Nasal Tip Complications of Primary Cleft Lip Nasoplasty

Children's Hospital of Pittsburgh, Pittsburgh Cleft-Craniofacial Center, University of Pittsburgh, 45th St and Penn Ave., Pittsburgh, PA, USA.
The Journal of craniofacial surgery (Impact Factor: 0.68). 09/2009; 20(5):1327-33. DOI: 10.1097/SCS.0b013e3181ae4115
Source: PubMed

ABSTRACT Complications of primary nasoplasty, at the time of definitive primary cheiloplasty, are underreported in the literature. This study endeavors to examine the occurrences of these complications at our cleft-craniofacial center, in an effort to identify causative factors and management strategies. A case series of patients with postoperative nasal complications after primary cleft lip nasal surgery is presented.
A retrospective chart review of primary cleft lip nasal repairs was conducted at our cleft-craniofacial center between January 2003 and December 2007. Consecutive cases of 3 staff surgeons were evaluated. Specific data points included number and type of complications, subsequent required interventions, and relevant history, with particular attention paid to the details of the primary nasoplasty.
Eighty-six primary cleft lip nasoplasties were completed between the years 2003 and 2007. Six complications (6.9%) related to the primary cleft lip nasoplasty were identified. Four patients (4.6%) experienced nasal tip infections; all 4 required surgical drainage. Twenty-four patients (27.9%) undergoing primary cleft lip and nose repair had postoperative nostril conformers placed, and 2 (8.3%) of them experienced complications deemed conformer related.
Postoperative nasal complications of primary cheiloplasty occur and are likely underreported. In this series, complications resulted from infection, often occurring late, and secondary to the use of nostril conformers. Surgeon awareness and caregiver education, to identify the early signs of postoperative nasal complications, are critical to the successful treatment of these occurrences. Although this study did not intend on examining antibiotic use, the significance of nasal tip infections might support the regular use of antibiotics in this population, and the use of postoperative nostril conformers must be followed closely.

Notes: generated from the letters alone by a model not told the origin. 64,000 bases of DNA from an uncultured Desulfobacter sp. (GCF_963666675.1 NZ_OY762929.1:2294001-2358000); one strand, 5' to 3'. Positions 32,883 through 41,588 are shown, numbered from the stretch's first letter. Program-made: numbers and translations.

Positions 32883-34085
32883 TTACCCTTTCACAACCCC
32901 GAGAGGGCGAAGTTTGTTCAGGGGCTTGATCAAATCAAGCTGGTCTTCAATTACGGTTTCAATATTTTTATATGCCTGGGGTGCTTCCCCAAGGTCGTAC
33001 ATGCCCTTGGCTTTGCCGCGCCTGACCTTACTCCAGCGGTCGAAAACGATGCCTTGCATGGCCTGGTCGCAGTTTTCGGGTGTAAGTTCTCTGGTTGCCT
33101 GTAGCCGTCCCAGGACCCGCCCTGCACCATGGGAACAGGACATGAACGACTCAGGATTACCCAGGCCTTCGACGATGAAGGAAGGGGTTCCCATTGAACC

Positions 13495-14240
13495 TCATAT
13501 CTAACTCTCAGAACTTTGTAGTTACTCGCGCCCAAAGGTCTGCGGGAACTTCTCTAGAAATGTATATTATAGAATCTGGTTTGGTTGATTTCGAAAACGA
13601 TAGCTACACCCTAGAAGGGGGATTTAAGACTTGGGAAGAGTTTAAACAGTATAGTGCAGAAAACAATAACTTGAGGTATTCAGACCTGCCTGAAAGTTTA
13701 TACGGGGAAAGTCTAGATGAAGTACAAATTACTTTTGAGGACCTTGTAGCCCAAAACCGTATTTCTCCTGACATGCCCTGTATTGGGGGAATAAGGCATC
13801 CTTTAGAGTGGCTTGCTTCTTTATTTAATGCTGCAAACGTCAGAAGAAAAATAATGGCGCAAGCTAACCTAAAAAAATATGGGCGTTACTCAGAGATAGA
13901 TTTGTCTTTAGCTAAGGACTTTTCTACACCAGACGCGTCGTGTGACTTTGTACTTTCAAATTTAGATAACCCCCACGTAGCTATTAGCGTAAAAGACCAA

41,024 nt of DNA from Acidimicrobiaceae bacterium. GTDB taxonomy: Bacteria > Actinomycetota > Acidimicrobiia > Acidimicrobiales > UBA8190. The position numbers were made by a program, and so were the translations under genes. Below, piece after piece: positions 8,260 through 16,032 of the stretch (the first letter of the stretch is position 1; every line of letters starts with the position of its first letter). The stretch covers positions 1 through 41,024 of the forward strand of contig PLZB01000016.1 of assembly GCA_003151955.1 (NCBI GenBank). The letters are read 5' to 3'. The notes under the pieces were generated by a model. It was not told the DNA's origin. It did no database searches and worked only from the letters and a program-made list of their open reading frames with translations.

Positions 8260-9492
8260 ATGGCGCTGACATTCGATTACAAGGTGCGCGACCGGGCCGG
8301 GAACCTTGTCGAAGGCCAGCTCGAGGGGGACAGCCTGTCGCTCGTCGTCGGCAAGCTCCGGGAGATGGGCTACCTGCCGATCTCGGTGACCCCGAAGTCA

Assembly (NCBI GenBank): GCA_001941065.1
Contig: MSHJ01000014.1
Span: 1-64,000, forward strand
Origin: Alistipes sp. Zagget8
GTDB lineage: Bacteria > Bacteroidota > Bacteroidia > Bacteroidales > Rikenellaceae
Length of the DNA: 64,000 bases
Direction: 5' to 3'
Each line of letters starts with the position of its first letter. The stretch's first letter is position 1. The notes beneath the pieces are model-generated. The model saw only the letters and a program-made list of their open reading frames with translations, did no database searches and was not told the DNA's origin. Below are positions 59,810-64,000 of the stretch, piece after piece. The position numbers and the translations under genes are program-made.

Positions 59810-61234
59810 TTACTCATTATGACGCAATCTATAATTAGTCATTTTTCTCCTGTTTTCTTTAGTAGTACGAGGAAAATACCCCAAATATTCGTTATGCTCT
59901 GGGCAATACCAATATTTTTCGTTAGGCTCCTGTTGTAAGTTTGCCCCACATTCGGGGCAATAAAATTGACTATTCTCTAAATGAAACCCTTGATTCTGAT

Download full-text


Available from: Matthew Ford, Jun 19, 2015
  • [Show abstract] [Hide abstract]
    ABSTRACT: To provide a concise review of recent articles on rhinoplasty approaches for cleft nasal deformity and nasal hemangiomas published in 2008-2010. Cleft nasal deformity rhinoplasty approaches have undergone further refinements as well as new development in techniques and surgical principles to minimize recurrent cleft nasal deformities. There is a paucity of studies addressing cleft septal deformity although there appears to be a greater emphasis on functional outcome in cleft rhinoplasty. Complications from primary cleft rhinoplasty and presurgical nasoalveolar molding were also reported. Similarly, nasal hemangioma rhinoplasty approaches have undergone further modifications with open rhinoplasty and subunit approaches gaining wider acceptance. There are several new studies that compare different rhinoplasty techniques to determine which approaches offer superior surgical outcomes; however, there needs to be a greater acceptance of objective measurements when assessing surgical results to identify a uniform surgical protocol and technique for both cleft rhinoplasty and nasal hemangiomas.
    Current opinion in otolaryngology & head and neck surgery 10/2010; 18(6):526-35. DOI:10.1097/MOO.0b013e3283402984 · 1.39 Impact Factor
  • [Show abstract] [Hide abstract]
    ABSTRACT: The repair of unilateral cleft lip nose deformity remains a challenging endeavor for reconstructive surgeons for many reasons, one of which is the timing of rhinoplasty, whether to be synchronous or staged with cleft lip repair and the technique for rhinoplasty. Many authors now favor primary rhinoplasty with the cleft lip repair. Various surgical techniques have been used, most commonly the closed and open rhinoplasty techniques. In this randomized controlled prospective study, we compare the closed rhinoplasty technique with open rhinoplasty during primary unilateral cleft lip repair. Thirty-six patients with unilateral complete cleft lip and nose deformity were selected. Out of this 19 patients were assigned randomly and operated with open rhinoplasty and 17 patients with closed rhinoplasty. The cleft lip repair was done using modified, Millard’s rotation-advancement technique in both the groups. Follow-up assessment was done after 6 months. Quantitative and qualitative analysis were done. Statistical analysis of the data was done using SPSS 11.0. Post-operatively, the alar base width difference between the open and closed rhinoplasty techniques was statistically significant. There was no statistically significant difference in other parameters compared.
    Journal of Maxillofacial and Oral Surgery 09/2013; 12(3). DOI:10.1007/s12663-012-0436-9